In 1997 IRP launched the Child Support Demonstration Evaluation (CSDE), a multiyear experimental evaluation of the innovative child support component of Wisconsin Works. Under CSDE, families entitled to child support generally retained the entire amount paid on their behalf. Wisconsin's experiment with “passing through” and “disregarding” all child support to resident-parent families was cited by President George W. Bush as an influence on related sections of the Deficit Reduction Act of 2005. Reports of the Child Support Demonstration Evaluation contain extensive discussion of experiences of families participating in the W-2 program.
The Midwest Welfare Peer Assistance Network (WELPAN) is a network of senior welfare officials from Illinois, Indiana, Iowa, Michigan, Minnesota, Ohio, and Wisconsin which met regularly between 1996 and 2006 to discuss how to make welfare reform work. IRP coordinated WELPAN’s meetings, which were funded by the Joyce Foundation. The group continues to exchange ideas on a private electronic mailing list hosted by IRP.
The following publications describe IRP research on Wisconsin welfare reform:
Cancian, Maria, and Marci Ybarra. 2008. “The Earnings and Income of Wisconsin Works (W-2) Applicants.” September. PowerPoint Presentation available in PDF format.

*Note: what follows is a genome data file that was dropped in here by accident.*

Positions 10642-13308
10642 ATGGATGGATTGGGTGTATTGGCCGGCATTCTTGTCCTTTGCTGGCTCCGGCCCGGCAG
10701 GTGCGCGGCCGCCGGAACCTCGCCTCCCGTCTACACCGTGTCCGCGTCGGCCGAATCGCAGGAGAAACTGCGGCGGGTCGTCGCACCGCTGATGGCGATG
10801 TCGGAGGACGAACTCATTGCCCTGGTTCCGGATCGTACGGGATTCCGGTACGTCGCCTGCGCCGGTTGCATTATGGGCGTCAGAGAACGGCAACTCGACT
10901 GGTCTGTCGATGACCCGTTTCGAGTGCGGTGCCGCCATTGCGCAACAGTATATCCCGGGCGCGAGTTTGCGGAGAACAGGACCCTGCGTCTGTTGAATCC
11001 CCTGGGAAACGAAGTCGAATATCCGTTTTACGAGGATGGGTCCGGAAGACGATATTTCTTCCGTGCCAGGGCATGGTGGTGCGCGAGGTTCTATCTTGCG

Corbett, Thomas. 1996. “Understanding Wisconsin Works (W-2).” Focus 18(1): 53-54.
Corbett, Thomas. 1997. “The Next Generation of Welfare Reforms: The Evaluation Challenge.” Focus 18(3): 5-10
Haveman, Robert. 1997. “A Pre-Post Design for State-Based Evaluation of National Welfare Reform.” Focus 18(3): 11-16.
Hotz, V. Joseph, and John Karl Scholz. 2005. Can Administrative Data on Child Support Be Used to Improve the EITC? Evidence from Wisconsin. IRP Discussion Paper No. 1310-05.
Jacobson, Bob. 2007. “Are Wisconsin’s low-income families better off or worse off since the state launched its welfare reform initiative called Wisconsin Works (W-2) ten years ago?” WisKids Journal. September/October. (An interview of IRP Researcher Jennifer Noyes and Pam Fendt, director of the Good Jobs and Livable Neighborhoods Coalition in Milwaukee.)
Kaplan, Thomas, and Daniel R. Meyer. 1997. “Toward a Basic Impact Evaluation of Wisconsin Works.” Focus 18(3): 33-41.
Kaplan, Thomas, and Ingrid Rothe. 1999. “New Hope and W-2: Common Challenges, Different Responses.” Focus 20(2): 44-48, 50.
Wu, Chi-Fang, Maria Cancian, Daniel R. Meyer, and Geoffrey Wallace. 2004. How Do Welfare Sanctions Work? IRP Discussion Paper No. 1282-04.
Visit the IRP Research section on Welfare Reform: Wisconsin Studies for an extensive list of IRP publications on Wisconsin studies, or use the IRP publications database search feature to generate a bibliography of recent related publications (including books and journal articles) by IRP research affiliates.